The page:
The traditional safe haven asset hit an all-time high in August of $2,074.88 per ounce, amid fears that the coronavirus crisis looked set to continue indefinitely.
However, demand for the precious metal has dwindled in recent weeks, as promising news from a number of Covid-19 vaccine producers have bolstered hopes that an end to the pandemic could be in sight. Spot gold was trading down over 1.7% at just under $1,805 per ounce during afternoon trade in Europe on Tuesday.
Despite this, analysts on Wall Street do not expect the downward trend to continue.
Citi Head of Commodities Research Aakash Doshi said in a note that he expected vaccine news to slow, but not end, gold’s secular bull cycle, suggesting it was “inevitable” for prices to revert back above $2,000 in 2021, as long as U.S. monetary policy did not take an unexpectedly hawkish turn. Gold last traded above this level in late August.
Citi expects gold to end 2020 at around $1,900 per ounce, a 22.5% increase on the start of the year. Doshi noted that this was 2.5 percentage points higher than average annual returns during the multi-year gold bull cycles of, for example, 1971-1980, 2001-2007, and 2009-2012.
Doshi also highlighted that offset against consumer price index (CPI) inflation, gold prices in real U.S. dollar terms were still 30-35% below their 1980 peak.
With the U.S. Federal Reserve expected to hold interest rates near zero, keeping real yields suppressed, there is scope for further bullion gains, Doshi said, despite prices softening since August as “speculative traders” focused on weekly or monthly trends.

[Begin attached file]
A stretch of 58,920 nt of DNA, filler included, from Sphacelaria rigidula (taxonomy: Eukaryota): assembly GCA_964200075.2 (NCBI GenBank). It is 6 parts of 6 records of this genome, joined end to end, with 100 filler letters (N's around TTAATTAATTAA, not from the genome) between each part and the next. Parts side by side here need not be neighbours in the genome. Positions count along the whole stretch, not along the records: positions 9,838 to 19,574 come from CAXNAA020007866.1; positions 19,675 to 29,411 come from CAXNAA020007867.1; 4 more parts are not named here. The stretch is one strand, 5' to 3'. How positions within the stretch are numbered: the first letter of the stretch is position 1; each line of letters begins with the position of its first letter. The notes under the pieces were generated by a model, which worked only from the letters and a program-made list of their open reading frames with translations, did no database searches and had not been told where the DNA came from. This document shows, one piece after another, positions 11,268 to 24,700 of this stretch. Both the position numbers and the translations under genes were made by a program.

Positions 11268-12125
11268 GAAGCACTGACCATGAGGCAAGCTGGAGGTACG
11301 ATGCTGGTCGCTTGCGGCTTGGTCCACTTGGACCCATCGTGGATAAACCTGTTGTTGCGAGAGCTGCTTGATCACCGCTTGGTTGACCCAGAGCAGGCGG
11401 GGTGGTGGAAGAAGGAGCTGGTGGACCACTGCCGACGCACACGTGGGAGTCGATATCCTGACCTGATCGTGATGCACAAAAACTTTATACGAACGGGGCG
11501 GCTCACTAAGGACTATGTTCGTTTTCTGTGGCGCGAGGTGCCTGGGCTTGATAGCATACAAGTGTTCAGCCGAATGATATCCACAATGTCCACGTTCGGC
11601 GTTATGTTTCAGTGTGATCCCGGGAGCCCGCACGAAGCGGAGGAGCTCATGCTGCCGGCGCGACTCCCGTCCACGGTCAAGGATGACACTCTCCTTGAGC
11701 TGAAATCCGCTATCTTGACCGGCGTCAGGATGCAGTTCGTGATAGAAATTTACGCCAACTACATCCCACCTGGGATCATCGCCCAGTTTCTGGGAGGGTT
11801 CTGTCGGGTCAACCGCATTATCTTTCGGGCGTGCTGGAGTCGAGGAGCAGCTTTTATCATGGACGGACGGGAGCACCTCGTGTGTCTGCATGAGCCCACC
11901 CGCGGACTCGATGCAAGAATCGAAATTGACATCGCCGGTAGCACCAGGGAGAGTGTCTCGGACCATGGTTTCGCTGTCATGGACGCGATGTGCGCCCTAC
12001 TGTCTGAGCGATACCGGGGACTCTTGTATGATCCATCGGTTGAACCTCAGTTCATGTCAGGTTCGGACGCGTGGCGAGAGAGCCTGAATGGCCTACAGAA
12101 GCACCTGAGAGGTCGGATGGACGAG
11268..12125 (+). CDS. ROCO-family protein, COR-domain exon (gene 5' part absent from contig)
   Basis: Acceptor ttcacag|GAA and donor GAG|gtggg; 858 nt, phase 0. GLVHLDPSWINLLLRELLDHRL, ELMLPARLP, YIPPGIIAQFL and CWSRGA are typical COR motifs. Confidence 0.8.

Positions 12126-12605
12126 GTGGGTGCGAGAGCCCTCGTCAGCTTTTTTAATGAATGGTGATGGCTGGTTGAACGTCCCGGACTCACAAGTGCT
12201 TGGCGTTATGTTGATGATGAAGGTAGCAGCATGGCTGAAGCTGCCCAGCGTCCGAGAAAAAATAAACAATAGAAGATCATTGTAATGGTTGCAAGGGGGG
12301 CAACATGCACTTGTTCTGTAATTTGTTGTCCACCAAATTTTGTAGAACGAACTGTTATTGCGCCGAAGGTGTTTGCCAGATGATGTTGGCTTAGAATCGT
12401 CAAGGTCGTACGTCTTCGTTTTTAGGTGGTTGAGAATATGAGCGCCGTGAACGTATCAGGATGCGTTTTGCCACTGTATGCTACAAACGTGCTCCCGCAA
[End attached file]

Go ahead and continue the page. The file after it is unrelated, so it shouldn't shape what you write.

“However, for long-term value buyers that may be more price inelastic in the short-run, the constructive consecutive quarterly return profile for gold in the current bullion market regime (e.g. since 4Q′18) is among the most robust in five decades,” he said.
“This has brought new asset allocation into gold from non-traditional players such as family offices, insurance firms, and pension funds.”
Weakness in gold demand in recent weeks comes on the back of a steep decline in official sector purchases, weak buying activity from Exchange Traded Funds, and a jewelry market recession deeper than that seen during the global financial crisis.
Doshi suggested, however, that U.S. dollar depreciation coupled with an anticipated rebound in emerging market demand could be the next catalyst for investor inflows into gold. Citi has set a six- to 12-month point-price target of $2,325 per ounce, “comparable to the return distribution profiles during the prior two gold bull cycles this century.” The bullish case, assigned a 25% probability, sees gold breaking through $2,700 per ounce over the same time horizon.
Goldman Sachs echoed this sentiment in a recent note reiterating their target price for gold in 2021 at $2,300 per ounce, citing an expected recovery in emerging market demand and further falls in U.S. real interest rates.
Goldman analysts also cited a recovery in developed market demand based on “concerns over currency debasement and recovery in retail purchases.”
Gold prices typically rise as interest rates fall, since lower rates draw investors towards equities, government bonds and other assets.
“In our view, the most recent move (lower in gold prices) looks disproportionate relative to the changes in U.S. 10-year and 5-year real rates and is likely explained by the large rotation towards value from defensive assets such as gold and long term growth stocks,” Goldman analysts Mikhail Sprogis and Jeffrey Currie said in the note.
“In our view the structural bull market for gold is not over and will resume next year as inflation expectations move higher, the U.S. dollar weakens and EM retail demand continues to recover.”
Sprogis and Currie did suggest that gold might struggle for upward momentum in the near term, however, with a rally in U.S. 10-year rates already reaching levels projected by the bank for the first quarter of 2021.
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